Pablo San Martin

Cuba

 

Marbel Mendoza

 

Cuba

 

Jesus Delgado

Cuba

 

Pablo Ibar

 ?

Spain

 

Clemente Aguirre Jarquin

INN

Honduras

#

Dolan Darling

 &

Bahamas

 #

Tai A. Pham

 

Viet Nam

 

Dane Abdool

?

Trinidad

 

Ana Maria Cardona

female

Cuba

#


GEORGIA (2)

Joaquin Arevalo

&

El Salvador

 

Pablo Maldonado Zequeida

 

Mexico

#


LOUISIANA (3)

Thao Tan Lam

 

Viet Nam

 

Manuel Ortiz

& INN!

El Salvador

#

Michael LeGrand

?

France

 


MISSISSIPPI (1)

Thong Le

 

Viet Nam

 


MONTANA (1)

Ronald Smith

^

Canada

#

NEBRASKA (1)

Jorge Galindo Espriella

&

Mexico

#


NEVADA (5)

Carlos Rene Perez Gutierrez

&

Mexico

#

Avram Vineto Nika

&

Serbia

#

Sioasi Vanisi

 

Tonga

 

Jose Echavarria

 

Cuba

 

Avetis Archanian

 

Armenia

 


OHIO (3)

Jose Trinidad Loza Ventura

&

Mexico

#

Abdul Awkal

 M

Lebanon

#

Ahmad Fawzi Abdelnor Issa

 &

Jordan

 


OREGON (2)

Horacio Alberto Reyes Camarena

&M

Mexico

#

Ricardo Serrano Piñeda

 ^

Mexico

 #


PENNSYLVANIA (5)

Albert Reid

 

Jamaica

#

Borgela Philistin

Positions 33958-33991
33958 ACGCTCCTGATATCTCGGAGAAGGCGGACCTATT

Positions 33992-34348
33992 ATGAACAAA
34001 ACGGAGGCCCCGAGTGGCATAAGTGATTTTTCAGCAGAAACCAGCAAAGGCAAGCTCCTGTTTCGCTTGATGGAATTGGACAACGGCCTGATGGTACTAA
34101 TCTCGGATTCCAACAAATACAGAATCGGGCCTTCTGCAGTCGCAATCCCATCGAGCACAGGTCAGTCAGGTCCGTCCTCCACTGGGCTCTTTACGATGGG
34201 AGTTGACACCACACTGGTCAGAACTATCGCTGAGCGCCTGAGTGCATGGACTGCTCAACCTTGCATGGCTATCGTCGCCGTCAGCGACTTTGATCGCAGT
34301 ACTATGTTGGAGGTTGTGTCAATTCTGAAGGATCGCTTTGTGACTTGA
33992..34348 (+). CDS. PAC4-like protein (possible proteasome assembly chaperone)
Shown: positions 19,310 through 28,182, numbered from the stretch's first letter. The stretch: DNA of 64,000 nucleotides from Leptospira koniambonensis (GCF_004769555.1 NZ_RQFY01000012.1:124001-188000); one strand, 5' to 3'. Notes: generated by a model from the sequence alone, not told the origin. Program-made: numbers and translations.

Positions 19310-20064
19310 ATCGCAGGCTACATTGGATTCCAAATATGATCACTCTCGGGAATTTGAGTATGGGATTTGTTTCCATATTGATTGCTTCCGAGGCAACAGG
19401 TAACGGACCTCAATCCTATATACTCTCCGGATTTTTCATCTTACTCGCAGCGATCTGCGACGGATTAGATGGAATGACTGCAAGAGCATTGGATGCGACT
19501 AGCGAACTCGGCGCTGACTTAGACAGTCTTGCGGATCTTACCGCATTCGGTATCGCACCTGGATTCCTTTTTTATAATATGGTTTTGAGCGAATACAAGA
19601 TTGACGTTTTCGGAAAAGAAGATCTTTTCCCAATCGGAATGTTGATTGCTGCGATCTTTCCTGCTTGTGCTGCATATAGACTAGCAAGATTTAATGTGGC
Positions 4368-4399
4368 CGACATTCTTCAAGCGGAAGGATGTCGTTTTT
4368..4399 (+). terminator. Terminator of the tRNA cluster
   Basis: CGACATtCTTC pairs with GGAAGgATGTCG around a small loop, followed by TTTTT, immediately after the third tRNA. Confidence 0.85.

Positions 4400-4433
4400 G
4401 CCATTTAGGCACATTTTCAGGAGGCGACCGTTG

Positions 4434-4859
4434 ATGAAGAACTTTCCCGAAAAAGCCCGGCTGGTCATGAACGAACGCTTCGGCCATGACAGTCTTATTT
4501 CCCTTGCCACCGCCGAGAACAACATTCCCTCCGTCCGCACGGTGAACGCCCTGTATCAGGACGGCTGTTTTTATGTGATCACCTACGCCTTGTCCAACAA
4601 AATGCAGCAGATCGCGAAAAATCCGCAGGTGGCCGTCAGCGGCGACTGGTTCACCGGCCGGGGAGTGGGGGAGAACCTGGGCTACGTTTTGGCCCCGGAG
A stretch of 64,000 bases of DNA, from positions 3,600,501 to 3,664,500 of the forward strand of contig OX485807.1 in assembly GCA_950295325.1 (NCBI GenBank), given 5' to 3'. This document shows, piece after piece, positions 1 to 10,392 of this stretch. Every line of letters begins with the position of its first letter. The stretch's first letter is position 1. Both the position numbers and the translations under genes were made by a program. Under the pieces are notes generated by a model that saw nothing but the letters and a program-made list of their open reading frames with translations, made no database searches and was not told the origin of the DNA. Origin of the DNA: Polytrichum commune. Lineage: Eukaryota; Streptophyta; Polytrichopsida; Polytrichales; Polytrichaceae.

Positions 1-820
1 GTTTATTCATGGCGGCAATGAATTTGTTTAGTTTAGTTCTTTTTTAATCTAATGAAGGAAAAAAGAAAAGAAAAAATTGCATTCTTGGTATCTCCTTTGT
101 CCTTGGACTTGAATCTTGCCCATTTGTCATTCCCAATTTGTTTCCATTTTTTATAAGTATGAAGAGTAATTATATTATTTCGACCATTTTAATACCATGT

Haiti

 

Thavirak Sam

M

Cambodia

 

Miguel Padilla Lozano

&

Mexico

#

Cam Ly

&

Vietnam

 


TEXAS (22)

Cesar Roberto Fierro Reyna

<<& INN M

Mexico

#

Hector Garcia Torres

& INN

Mexico

#

Roberto Moreno Ramos

<<&

Mexico

#

Dennis Zelaya Corea (Carlos Ayestas)

&

Honduras

#

Lim Kim Ly

 

Cambodia

#

Syed Babbani

 

Bangladesh

#

Victor Saldano

&

Argentina

#

Ruben Ramirez Cardenas

<<&

Mexico

#

Ramiro Ibarra Rubi

&

Mexico

#

Ignacio Gomez

& M

Mexico

#

Felix Rocha Diaz

&

Mexico

#

Bernardo Tercero

 

Nicaragua

#

Juan Carlos Alvarez Banda

&

Mexico

#

Gilmar Alexander Guevara

 

El Salvador

#

Linda Carty

<<female

&

St. Kitts/ UK

#

Walter Alexander Sorto

&

El Salvador

 

Chuong Duong Tong

 

Viet Nam

 

Edgardo Cubas

 <<

Honduras

 

Juan Lizcano Ruiz

M

Mexico

#

Hector Medina Romero

&

El Salvador

 

Areli Escobar Carbajal

 

Mexico

#

Obel Cruz Garcia   Dominican Republic  



VIRGINIA (2)

Alfredo Prieto

&

El Savador

 

Ivan Teleguz

&

Ukraine

 

 

FEDERAL (5)

Arboleda Ortiz

& M

Colombia

#

Jurijus Kadamovas

&

Lithuania

 

Iouri Mikhel

 

Russia

 

Alejandro Umana

 

El Salvador

 

Robert Bolden

&?

Canada

 #

TOTAL: 138

As of April 11, 2014

NOTES